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遊戲品評 - FM 2010 PC Zone 評論


SCORE: 8.8

8.8 Format PC
Developer Sports Interactive
Publisher Sega
Genre Unknown
PC Zone Magazine

With the Championship Manager series mounting a resurgence of almost Manchester City-style proportions, it's time to see how the champ responds to Beautiful Game Studios' challenge. After last year's slightly disappointing debuting 3D match engine, Sports Interactive have clearly taken many of the criticisms on board. One hundred new animations and animated crowds have been added, giving the game match day experiences that are beginning to do justice to the unrivalled realism of Football Manager 2010's engine. But a 2D pitch view and commentary options have been retained for the purists.

With the visual improvements in place, watching matches has now become an even more enjoyable experience. Viewing games in their entirety is akin to watching the real thing, while it's always clear how your tactical tweakings are influencing what's happening on the field.

The full-screen match action also possesses a collection of superb and unobtrusive shortcuts that allow you to make myriad changes without ever taking your eye off the ball. Touchline orders can now be barked at your players, and range from commands to retain possession to sitting deeper or pushing up the pitch.

While Championship Manager 2010 may have raised its game in a number of key departments, FM2010 remains in a league of its own in the field of match realism, though once again you should prepare yourself for a smattering of irritating bugs and glitches, such as the on-pitch action occasionally jamming for extended periods.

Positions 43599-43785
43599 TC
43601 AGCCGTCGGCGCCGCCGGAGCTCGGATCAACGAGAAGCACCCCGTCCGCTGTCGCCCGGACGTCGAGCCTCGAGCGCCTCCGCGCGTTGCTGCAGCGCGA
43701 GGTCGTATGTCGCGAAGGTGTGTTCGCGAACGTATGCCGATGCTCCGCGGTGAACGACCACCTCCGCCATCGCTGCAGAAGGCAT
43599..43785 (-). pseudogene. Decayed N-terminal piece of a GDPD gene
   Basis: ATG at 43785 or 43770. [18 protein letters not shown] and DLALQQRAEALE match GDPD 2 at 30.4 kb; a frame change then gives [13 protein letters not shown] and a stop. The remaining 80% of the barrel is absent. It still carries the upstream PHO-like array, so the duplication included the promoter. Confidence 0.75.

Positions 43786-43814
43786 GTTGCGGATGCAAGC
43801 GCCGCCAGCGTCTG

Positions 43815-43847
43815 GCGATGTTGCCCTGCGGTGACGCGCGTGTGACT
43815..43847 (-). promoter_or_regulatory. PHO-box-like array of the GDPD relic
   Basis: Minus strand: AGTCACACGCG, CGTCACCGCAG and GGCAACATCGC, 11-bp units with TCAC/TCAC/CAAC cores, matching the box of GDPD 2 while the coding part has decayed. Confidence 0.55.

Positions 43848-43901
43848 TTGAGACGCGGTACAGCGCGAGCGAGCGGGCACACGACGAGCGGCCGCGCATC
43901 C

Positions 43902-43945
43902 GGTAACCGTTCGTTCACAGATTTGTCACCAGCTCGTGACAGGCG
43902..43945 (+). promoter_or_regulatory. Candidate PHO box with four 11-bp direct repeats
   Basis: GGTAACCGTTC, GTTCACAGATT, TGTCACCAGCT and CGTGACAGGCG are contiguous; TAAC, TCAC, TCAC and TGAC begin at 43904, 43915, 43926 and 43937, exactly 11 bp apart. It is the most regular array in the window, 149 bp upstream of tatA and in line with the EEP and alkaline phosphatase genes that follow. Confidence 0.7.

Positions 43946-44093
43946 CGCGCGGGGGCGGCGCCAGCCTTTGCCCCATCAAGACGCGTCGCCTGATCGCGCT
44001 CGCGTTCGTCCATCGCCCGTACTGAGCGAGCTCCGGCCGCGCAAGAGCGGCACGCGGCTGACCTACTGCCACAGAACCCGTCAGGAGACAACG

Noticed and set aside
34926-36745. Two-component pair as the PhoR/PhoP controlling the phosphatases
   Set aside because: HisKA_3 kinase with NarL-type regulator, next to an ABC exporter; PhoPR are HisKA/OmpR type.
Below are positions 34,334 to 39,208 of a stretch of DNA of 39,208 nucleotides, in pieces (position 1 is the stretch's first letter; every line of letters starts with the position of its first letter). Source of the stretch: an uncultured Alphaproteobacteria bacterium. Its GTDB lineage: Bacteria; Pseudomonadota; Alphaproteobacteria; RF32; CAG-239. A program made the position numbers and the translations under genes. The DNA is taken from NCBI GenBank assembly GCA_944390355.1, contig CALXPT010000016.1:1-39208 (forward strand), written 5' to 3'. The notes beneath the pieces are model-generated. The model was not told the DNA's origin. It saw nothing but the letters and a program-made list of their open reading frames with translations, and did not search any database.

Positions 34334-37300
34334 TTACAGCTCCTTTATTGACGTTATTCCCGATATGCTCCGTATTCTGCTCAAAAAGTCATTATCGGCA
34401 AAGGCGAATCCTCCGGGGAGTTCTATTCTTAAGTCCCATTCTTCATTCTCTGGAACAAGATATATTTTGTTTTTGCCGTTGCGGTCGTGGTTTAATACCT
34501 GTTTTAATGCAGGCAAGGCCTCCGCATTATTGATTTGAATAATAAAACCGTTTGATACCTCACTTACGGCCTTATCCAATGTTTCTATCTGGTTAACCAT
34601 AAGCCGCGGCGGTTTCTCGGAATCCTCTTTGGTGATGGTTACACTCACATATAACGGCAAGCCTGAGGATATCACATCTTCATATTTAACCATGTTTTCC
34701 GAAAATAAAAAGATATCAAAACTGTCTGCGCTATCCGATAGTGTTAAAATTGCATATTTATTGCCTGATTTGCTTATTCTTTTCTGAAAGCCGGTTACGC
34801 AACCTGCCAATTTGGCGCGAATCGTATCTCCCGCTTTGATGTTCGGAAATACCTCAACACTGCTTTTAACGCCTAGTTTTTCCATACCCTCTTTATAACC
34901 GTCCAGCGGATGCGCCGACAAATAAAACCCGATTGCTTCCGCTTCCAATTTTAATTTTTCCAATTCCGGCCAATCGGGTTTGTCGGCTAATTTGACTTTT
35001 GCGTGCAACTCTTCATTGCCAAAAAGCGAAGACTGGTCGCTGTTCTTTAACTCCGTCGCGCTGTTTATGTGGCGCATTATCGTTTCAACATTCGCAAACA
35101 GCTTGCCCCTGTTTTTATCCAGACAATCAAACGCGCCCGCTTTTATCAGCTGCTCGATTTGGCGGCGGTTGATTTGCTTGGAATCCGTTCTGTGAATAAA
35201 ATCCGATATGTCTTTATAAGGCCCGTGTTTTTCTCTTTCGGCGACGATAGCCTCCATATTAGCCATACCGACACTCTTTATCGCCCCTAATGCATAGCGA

Wherever you cast your eye you discover tweaks, and while most of these are minor rather than revolutionary, FM2010 does feel more accessible than its predecessor thanks to its complete navigational overhaul and a fresh new look that employs a clear, tabbed and windowed interface not too dissimilar to FIFA Manager's. But don't let that put you off as within a couple of hours you'll start seeing the redesign's benefits, which are bolstered by streamlined and improved player guidance and an intuitive, step-by-step tactics creator. It's also easier to define player roles, eg. box-to-box or holding midfielder.

Newcomers have never been better catered for, though the game's sheer depth could still prove a stumbling block for FM virgins.
Another small but useful tweak is the bolstered back room staff feedback, which lets you grill your coaches on a cornucopia of topics, such as recommendations for new scouts to opinions on how certain players can improve. This tool quickly becomes one of several invaluable aids that you use to decipher where your club's setup is succeeding and failing, and despite a few contradictions, the guidance you're given is generally very useful.

Another neat touch is the revamped news section that allows you to keep track of key football-related events from across the globe, while an excellent filter system lets you customise exactly which news stories you're fed.

On a less positive note, there are a number of balancing issues, such as your squad mewling that you're not giving them enough credit three games into pre-season, despite the fact you've sent them flowers and jam after every match as a token of your appreciation, while the team talk options remain as uninspired as ever.

There's also little evidence of improvement in the press conference department, with answers still feeling a little too obviously tiered.
This is certainly the slickest FM to date: a hugely engrossing management experience that will have lawyers adding an extra box labelled 'Football Manager' to divorce forms. However, there is an underlying, niggling feeling that the game lacks enough serious innovation.

For the first time in its history, the franchise finds itself second best to Championship Manager in a number of key departments - most noticeable, training, scouting and set pieces - and while its superiority remains intact, its dominance isn't as clear cut as in previous years. Football Manager is still the best, but the chasing pack is slowly, but very surely, closing the gap.